Centurio senex 


Taxonomy [top]

Kingdom Phylum Class Order Family
Animalia Chordata Mammalia Chiroptera Phyllostomidae

Scientific Name: Centurio senex
Species Authority: Gray, 1842
Common Name(s):
English Wrinkle-faced Bat, Lattice-winged Bat

Assessment Information [top]

Red List Category & Criteria: Least Concern ver 3.1
Year Published: 2008
Date Assessed: 2008-06-30
Assessor(s): Miller, B., Reid, F., Arroyo-Cabrales, J., Cuarón, A.D. & de Grammont, P.C.
Reviewer(s): Medellín, R. (Chiroptera Red List Authority) & Schipper, J. (Global Mammal Assessment Team)
This species is listed as Least Concern in view of its wide distribution, presumed large population, and because it is unlikely to be declining at nearly the rate required to qualify for listing in a threatened category.
Previously published Red List assessments:
1996 Lower Risk/least concern (LR/lc)

Geographic Range [top]

Range Description: This species is known from Venezuela to Tamaulipas and Sinaloa (Mexico); also in Trinidad and Tobago (Simmons, 2005). It occurs from lowlands to 1,400 m (Reid, 1997). It does not occur in high zones in Guatemala (McCarthy pers. comm.).
Countries occurrence:
Belize; Colombia; Costa Rica; El Salvador; Guatemala; Honduras; Mexico; Nicaragua; Panama; Trinidad and Tobago; Venezuela, Bolivarian Republic of
Upper elevation limit (metres): 1400
Range Map: Click here to open the map viewer and explore range.

Population [top]

Population: It is rare to uncommon, but widespread and with a wide habitat range (Emmons and Feer, 1997; Reid, 1997).
May be locally abundant when there is fruit available (Miller pers. comm.)
Current Population Trend: Stable
Additional data:
Population severely fragmented: No

Habitat and Ecology [top]

Habitat and Ecology: This species can be found in deciduous and evergreen forest; it is most common in dense second growth and low, seasonally flooded forest, where it is sometimes abundant. In deciduous forest, it is often caught in mist nets set over small pools of water (Reid, 1997). It is also found in dry forest, gallery forest, plantations, and gardens. Apparently adapts well to extremely disturbed habitats and can live in city parks and scrubby forest near cane fields. It roosts in vine tangles and dense foliage. Males roost singly or in groups of two or three; a number may be dispersed around the same tree. Females roost in dense clusters. While roosting, the mask of skin in pulled up tightly completely over the face and forehead and covers the horizontal flaps of the ears; a ridge across the crown holds it in place and/or forms an air channel for breathing. It flies rapidly like big, heavy beetles, with a wobbly motion, sometimes with the body vertical to the ground (Emmons and Feer, 1997). Activity starts soon after sunset but is curtailed around full moon. This bat feeds on fruit, possibly by biting ripe fruits and sucking the juice. The facial folds may be used to direct juice to the mouth. Captives will accept green fruits, however, little is known of their feeding behavior in the wild (Snow et al., 1980; Reid, 1997).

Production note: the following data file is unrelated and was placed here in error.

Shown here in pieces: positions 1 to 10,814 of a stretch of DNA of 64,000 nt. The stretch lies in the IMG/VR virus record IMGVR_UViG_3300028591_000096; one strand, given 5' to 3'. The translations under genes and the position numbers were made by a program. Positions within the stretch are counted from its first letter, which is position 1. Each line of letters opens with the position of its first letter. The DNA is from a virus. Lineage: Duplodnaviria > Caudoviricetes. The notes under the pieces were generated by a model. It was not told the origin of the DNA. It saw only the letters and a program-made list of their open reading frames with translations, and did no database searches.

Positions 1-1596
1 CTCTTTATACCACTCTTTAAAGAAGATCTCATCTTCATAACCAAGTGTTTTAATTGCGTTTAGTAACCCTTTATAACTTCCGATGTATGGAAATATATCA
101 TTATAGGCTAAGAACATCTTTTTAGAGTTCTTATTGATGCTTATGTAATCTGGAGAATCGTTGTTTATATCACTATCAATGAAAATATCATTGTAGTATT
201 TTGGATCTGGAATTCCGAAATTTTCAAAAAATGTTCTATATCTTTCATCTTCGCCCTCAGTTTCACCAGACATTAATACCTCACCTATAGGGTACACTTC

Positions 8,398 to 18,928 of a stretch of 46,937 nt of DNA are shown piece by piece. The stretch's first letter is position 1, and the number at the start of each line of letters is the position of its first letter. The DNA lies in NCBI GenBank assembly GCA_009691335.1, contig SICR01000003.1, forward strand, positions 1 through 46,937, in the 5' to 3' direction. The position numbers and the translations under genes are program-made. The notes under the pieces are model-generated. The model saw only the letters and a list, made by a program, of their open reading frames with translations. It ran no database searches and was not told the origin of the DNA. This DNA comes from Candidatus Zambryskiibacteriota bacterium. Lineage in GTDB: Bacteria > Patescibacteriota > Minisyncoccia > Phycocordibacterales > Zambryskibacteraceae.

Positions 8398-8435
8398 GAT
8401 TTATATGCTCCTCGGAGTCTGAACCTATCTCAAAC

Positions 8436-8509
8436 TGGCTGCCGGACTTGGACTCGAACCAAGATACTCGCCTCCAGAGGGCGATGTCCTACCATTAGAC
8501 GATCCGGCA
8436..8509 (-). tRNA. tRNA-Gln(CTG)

Systems: Terrestrial

Threats [top]

Major Threat(s): No major threats.

Conservation Actions [top]

Conservation Actions: Research actions. Found in protected areas.

Classifications [top]

1. Forest -> 1.5. Forest - Subtropical/Tropical Dry
suitability: Suitable  
1. Forest -> 1.6. Forest - Subtropical/Tropical Moist Lowland
suitability: Suitable  
14. Artificial/Terrestrial -> 14.3. Artificial/Terrestrial - Plantations
suitability: Suitable  
14. Artificial/Terrestrial -> 14.4. Artificial/Terrestrial - Rural Gardens
suitability: Suitable  
14. Artificial/Terrestrial -> 14.5. Artificial/Terrestrial - Urban Areas
suitability: Suitable  
14. Artificial/Terrestrial -> 14.6. Artificial/Terrestrial - Subtropical/Tropical Heavily Degraded Former Forest
suitability: Suitable  

In-Place Research, Monitoring and Planning
In-Place Land/Water Protection and Management
In-Place Species Management
In-Place Education
1. Research -> 1.2. Population size, distribution & trends
1. Research -> 1.3. Life history & ecology
1. Research -> 1.5. Threats
1. Research -> 1.6. Actions

Bibliography [top]

Emmons, L.H. and Feer, F. 1997. Neotropical Rainforest Mammals: A Field Guide, Second edition. University of Chicago Press, Chicago, IL, USA.

Reid, F. 2009. A field guide to the mammals of Central America and southeast Mexico. Oxford University Press, New York, USA.

Simmons, N.B. 2005. Order Chiroptera. In: D.E. Wilson and D.M. Reeder (eds), Mammal Species of the World, pp. 312-529. The Johns Hopkins University Press, Baltimore, MD, USA.

Snow, J. L., Jones, J. K. and Webster, W. D. 1980. Centurio senex. Mammalian Species 138: 1-3.

Citation: Miller, B., Reid, F., Arroyo-Cabrales, J., Cuarón, A.D. & de Grammont, P.C. 2008. Centurio senex. The IUCN Red List of Threatened Species 2008: e.T4133A10446584. . Downloaded on 30 May 2016.
Disclaimer: To make use of this information, please check the <Terms of Use>.
Feedback: If you see any errors or have any questions or suggestions on what is shown on this page, please provide us with feedback so that we can correct or extend the information provided